COMPARATIVE EXAMPLE 1

The phosphorus-doped diamond of the present invention was compared with high-concentration phosphorus-doped diamond synthesized by conventional technology with the use of phosphine as a typical phosphorus impurity source.

A high-concentration phosphorus-doped homoepitaxial diamond thin film (111) was synthesized so that the concentration of phosphorus was 0.9% to 1% with respect to carbon within a reaction tank upon synthesis, and the same was then used for synthesis of high-concentration phosphorus-doped diamond comprising phosphine as an impurity source.

An oxygen-terminated structure was obtained by chemical solution treatment involving boiling of diamond in a solution prepared by mixing nitric acid with sulfuric acid at 1:3 under conditions consisting of a temperature of 220 C. for 60 minutes, followed by boiling with ultrapure water for 10 minutes or more.

Electron emission characteristics were measured in a vacuum of 110−9 Torr. Each sample was fixed on a ground electrode and then hemispherically-processed tungsten having a diameter of 20 μm was used as an anode. The distance between the anode and the diamond surface was determined to be 50 μm. The voltage of the anode electrode was increased and the thus observed emission current was measured.

It is obvious that electron emission characteristics in the case of the high-concentration phosphorus-doped homoepitaxial diamond thin film obtained in Example 2 were significantly reduced to approximately 1/30 of those in the case of the high-concentration phosphorus-doped homoepitaxial diamond thin film obtained by conventional technology in Comparative example 1 (1450 V) (FIG. 3).

COMPARATIVE EXAMPLE 2

It is known that the p-type semiconductor diamond surface has low electron emission initiation voltage, as in reported examples of electron emission from diamond. Furthermore, the surface of the present invention was compared with the hydrogen-terminated structure of a p-type diamond semiconductor whisker nanochip array that exerts excellent properties from material and structural viewpoints through formation of a nanostructure, as in the case of a conventional silicon or metal cold cathode (FIG. 4).

The nanostructure was formed by plasma etching and the hydrogen-terminated structure was formed using a hot filament CVD apparatus for diamond synthesis. Representative conditions consisted of filament temperature of 2100 C., substrate temperature of 800 C., hydrogen atmosphere pressure of 100 Torr, and a time of 10 minutes.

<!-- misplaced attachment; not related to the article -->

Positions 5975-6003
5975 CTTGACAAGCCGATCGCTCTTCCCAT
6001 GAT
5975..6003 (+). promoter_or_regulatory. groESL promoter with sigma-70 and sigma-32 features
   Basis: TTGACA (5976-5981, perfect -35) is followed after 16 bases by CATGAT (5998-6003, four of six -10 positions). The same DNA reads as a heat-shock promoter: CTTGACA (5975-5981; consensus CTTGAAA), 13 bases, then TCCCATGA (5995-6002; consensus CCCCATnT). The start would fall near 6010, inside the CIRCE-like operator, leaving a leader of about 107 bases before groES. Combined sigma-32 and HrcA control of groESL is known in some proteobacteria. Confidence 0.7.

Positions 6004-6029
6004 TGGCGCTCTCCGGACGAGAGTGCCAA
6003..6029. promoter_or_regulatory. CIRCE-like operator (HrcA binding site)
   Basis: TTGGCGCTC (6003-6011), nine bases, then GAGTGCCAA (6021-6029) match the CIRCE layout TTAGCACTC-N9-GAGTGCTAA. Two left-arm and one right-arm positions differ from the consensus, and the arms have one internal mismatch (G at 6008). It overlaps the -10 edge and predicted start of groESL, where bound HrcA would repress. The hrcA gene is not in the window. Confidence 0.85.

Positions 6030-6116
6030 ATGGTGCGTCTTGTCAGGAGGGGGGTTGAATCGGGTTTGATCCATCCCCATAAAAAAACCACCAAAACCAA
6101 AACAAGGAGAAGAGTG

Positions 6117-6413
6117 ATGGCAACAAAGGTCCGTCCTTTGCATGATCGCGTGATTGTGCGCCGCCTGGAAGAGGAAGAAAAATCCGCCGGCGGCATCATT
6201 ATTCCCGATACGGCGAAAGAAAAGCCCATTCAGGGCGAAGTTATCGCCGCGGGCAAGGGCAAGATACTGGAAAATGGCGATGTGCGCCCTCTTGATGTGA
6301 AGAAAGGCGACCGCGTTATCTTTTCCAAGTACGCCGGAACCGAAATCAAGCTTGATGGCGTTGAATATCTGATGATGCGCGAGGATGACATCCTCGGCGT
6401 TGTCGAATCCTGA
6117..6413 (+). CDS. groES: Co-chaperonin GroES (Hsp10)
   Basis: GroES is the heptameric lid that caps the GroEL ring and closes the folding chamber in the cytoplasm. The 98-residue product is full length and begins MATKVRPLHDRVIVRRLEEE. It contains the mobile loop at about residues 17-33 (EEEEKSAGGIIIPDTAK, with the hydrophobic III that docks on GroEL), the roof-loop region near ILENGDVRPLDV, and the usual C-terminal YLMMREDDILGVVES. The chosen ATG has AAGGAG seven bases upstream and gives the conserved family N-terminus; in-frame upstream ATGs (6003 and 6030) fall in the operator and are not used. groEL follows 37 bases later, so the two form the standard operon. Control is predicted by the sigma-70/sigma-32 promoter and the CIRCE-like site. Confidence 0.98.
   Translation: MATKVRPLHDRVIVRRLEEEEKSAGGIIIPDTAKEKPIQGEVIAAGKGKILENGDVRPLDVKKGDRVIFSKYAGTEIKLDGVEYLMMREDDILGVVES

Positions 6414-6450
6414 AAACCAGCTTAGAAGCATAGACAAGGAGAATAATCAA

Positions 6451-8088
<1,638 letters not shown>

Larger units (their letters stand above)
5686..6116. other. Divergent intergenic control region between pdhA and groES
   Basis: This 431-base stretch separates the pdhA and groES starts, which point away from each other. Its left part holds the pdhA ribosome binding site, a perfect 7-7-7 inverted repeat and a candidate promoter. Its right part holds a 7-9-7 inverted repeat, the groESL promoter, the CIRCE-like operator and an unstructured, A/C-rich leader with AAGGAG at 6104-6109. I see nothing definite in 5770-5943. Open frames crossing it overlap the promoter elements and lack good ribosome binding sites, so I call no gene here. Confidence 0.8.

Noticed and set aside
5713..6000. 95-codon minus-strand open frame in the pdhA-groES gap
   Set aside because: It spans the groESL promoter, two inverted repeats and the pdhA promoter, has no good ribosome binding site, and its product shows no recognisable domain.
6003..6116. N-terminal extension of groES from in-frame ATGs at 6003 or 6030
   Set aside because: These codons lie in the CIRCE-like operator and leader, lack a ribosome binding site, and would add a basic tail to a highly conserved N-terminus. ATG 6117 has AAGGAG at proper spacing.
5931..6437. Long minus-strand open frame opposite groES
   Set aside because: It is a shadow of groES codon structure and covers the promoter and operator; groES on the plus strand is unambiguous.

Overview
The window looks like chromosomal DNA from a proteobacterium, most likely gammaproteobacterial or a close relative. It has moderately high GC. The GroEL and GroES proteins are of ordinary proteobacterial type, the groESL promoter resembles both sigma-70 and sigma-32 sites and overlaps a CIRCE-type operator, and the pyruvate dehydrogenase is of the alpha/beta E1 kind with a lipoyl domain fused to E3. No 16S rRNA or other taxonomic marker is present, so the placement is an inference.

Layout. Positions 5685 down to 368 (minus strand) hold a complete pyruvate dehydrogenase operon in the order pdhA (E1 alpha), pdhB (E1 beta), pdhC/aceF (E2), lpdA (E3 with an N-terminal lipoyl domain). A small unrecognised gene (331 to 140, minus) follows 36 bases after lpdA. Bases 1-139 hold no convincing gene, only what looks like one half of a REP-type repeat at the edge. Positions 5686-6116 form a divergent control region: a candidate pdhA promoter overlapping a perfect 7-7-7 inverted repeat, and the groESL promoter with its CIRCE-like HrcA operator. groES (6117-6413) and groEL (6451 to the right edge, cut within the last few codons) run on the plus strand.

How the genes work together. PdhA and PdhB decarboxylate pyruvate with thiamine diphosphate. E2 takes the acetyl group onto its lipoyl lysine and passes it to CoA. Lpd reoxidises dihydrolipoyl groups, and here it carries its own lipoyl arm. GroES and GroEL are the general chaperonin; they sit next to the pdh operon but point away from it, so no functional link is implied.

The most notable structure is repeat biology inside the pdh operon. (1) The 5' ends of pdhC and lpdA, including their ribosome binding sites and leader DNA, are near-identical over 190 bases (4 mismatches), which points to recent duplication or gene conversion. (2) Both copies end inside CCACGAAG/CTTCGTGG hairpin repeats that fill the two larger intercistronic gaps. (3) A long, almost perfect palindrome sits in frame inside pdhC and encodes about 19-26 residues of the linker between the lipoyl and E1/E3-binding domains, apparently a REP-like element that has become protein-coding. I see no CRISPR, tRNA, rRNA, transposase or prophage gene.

Electron emission characteristics were measured in a vacuum of 110−9 Torr. Each sample was fixed on a ground electrode and then hemispherically-processed tungsten having a diameter of 20 μm was used as an anode. Distance between the anode and the diamond surface was determined to be 50 μm. The voltage of the anode electrode was increased and the thus observed emission current was measured.

It is obvious that electron emission characteristics in the case of the high-concentration phosphorus-doped homoepitaxial diamond thin film obtained in Example 2 were significantly reduced to approximately 1/30 of those in the case of the diamond whisker nanochip array obtained by conventional technology in Comparative example 2 (1500 V) (FIG. 5).

INDUSTRIAL APPLICABILITY

The carbon-terminated structure obtained by the method of the present invention has a planar structure compared with the nanostructure diamond with which electron emission with low voltage has been realized. Hence, the carbon-terminated structure has a structure suitable for obtainment of larger currents. Moreover, voltage for initiation of electron emission in the case of the carbon-terminated structure is significantly lower than that in the case of a negative electron affinity surface. Accordingly, it is predicted that the carbon-terminated structure has a narrow angle of radiation of electron beams and a narrow energy width of emitted electrons. This means the carbon-terminated structure is excellent for use in displays such as field emission displays. Furthermore, the use of the carbon-terminated structure can be developed for use for analysis and evaluation apparatuses using electron beams, such as electron microscopes. Compared with conventional apparatuses, such analysis and evaluation apparatuses for which the carbon-terminated structure is applied have higher accuracy, so that novel development and discovery can be expected in terms of analyses and evaluation.

Patent Citations
Cited PatentFiling datePublication dateApplicantTitle
US20050168122 *Jan 4, 2005Aug 4, 2005Chevron U.S.A. Inc.Heterodiamondoid-containing field emission devices
US20050181131 *Dec 10, 2004Aug 18, 2005Linares Robert C.monocrystalline diamond, adapted for use as semiconductors or waveguides
US20050202665 *Dec 17, 2004Sep 15, 2005Sumitomo Electric Industries, Ltd.Method of fabricating n-type semiconductor diamond, and semiconductor diamond
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JP200331109A Title not available
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Classifications
U.S. Classification445/51, 313/346.00R, 445/46, 445/24, 313/309, 313/336, 313/351
International ClassificationH01J9/04, H01J9/12
Cooperative ClassificationC23C16/278, H01J9/025, H01J1/304, H01J2201/30457, C23C16/274
European ClassificationH01J9/02B2, H01J1/304, C23C16/27Q, C23C16/27G
Legal Events
DateCodeEventDescription
Mar 14, 2008ASAssignment
Owner name: NATIONAL INSTITUTE OF ADVANCED INDUSTRIAL SCIENCE
Free format text: ASSIGNMENT OF ASSIGNORS INTEREST;ASSIGNORS:YAMADA, TAKATOSHI;SHIKATA, SHINICHI;REEL/FRAME:020655/0359
Effective date: 20080303